Maria C Fonseca, MD, Cristian Milla Matute, MD, Mauricio Sarmiento-Cobos, MD, Francisco Ferri, MD, Emanuele Lo Menzo, MD, PhD, FACS, FAS, Samuel Szomstein, MD, FACS, FASMBS, Raul J Rosenthal, MD, FACS, FASMBS. Cleveland Clinic Florida
Background: Osteoarthritis (OA) affects 56 Million of Americans, 30% of which are obese. The risk of the developing OA in the obese population is 5 times higher. With each extra kilogram, the risk increases up to 13%. The aim of this study is to describe OA in our population and the outcomes after undergoing Bariatric Surgery.
Methods: After IRB approval, we conducted a retrospective analysis of all severely obese patients with a BMI above 35 kg/m2 and Osteoarthritis who underwent Laparoscopic Adjustable Gastric Banding (LAGB), Laparoscopic Sleeve Gastrectomy (LSG) and Laparoscopic Roux-en-Y Gastric Bypass (LRYGB) procedures from January 2004 to February 2018 at Cleveland Clinic Florida. Remission was assessed based on the requirement of invasive pain management (IPM) at 12 and 24 months. IPM was defined as the need for surgical drainage, articular injection, meniscectomy, Total Hip Replacement (THR), Total Knee Replacement (TKR).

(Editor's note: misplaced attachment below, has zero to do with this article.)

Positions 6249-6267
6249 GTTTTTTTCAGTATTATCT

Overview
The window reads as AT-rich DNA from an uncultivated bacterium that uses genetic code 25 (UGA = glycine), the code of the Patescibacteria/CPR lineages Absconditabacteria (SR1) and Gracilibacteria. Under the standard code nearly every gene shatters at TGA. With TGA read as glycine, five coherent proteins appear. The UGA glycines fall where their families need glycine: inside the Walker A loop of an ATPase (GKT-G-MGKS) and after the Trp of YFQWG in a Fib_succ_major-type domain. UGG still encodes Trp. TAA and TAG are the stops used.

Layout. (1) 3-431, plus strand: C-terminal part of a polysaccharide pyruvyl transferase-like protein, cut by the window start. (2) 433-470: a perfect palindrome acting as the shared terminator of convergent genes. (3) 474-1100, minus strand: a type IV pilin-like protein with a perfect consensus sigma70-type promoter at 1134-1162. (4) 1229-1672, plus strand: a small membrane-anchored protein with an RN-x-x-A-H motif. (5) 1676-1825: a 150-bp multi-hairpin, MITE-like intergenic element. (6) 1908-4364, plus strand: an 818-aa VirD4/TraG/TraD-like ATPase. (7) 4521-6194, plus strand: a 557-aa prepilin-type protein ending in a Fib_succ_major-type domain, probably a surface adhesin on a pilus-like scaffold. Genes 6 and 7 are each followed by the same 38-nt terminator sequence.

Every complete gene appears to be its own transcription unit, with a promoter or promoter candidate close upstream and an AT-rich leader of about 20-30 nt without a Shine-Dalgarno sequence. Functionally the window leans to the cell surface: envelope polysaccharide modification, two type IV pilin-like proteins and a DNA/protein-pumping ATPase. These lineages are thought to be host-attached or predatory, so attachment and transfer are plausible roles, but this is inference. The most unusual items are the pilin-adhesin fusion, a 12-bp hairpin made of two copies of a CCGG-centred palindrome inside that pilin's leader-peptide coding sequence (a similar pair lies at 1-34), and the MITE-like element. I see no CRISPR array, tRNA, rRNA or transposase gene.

Results: Of the 4,226 patients reviewed, 11.52%(N=487) had OA diagnosed prior to Bariatric Surgery (BS). Female gender was predominant (N=338; 69.5%). Average BMI was 43.93?8.8kg/m2. LSG was the predominant procedure 43.8%(N=213), followed by RYGB in 39.9%(N=194), and AGB in 16.5%(N=79). The most common location of OA was unilateral hip 31.1%(N=151), followed by bilateral knee by, 20.4%(N=99) (Table1). Overall 68.1%(N=332) patients did not require IPM within the first 24 months after BS, particularly, but not statistically significantly after LSG compared to other procedures (45.7%; n=152). Patients difference in BMI of 15.97±15 where 1.029 times more likely of not requiring invasive intervention (p=0.009; 95%CI 1.007-1.05), additionally with patients with Baseline BMI of 44.70 ±8.22 vs 43.16±7.36 (p= 0.0496 ), and TWL% of 14.29±13 (P=0.05; 95%CI 0.96-1.00) at 12 months and 2.43±6 (P=0.003; 95%CI 1.04-1.25) at 24 months were also related to this outcome. (Table2 ). Surgical drainage was the most common intervention seen in 67.5%(N=104) of the patients overall, being more prevalent after LAGB in 78.8%(N=26) of the patients, although not statically significant was found when compared to the other procedures (P=0.3), Pain medications at 12 months were reduced by 97%. (Table 3 ).
Conclusion: According to our data, bariatric surgery reduces the need for invasive interventions in patients with OA. The effect seems to be related to the amount of weight loss. Patients who undergo LAGB have higher rates of requiring surgical drainage after VGB. Thus, BS has proven to reduce the requirements of invasive management and use of medications to reduce pain in patients with OA.
Presented at the SAGES 2017 Annual Meeting in Houston, TX.
Abstract ID: 95310
Program Number: S109
Presentation Session: Bariatric III – Optimizing Care and Pathways
Presentation Type: Podium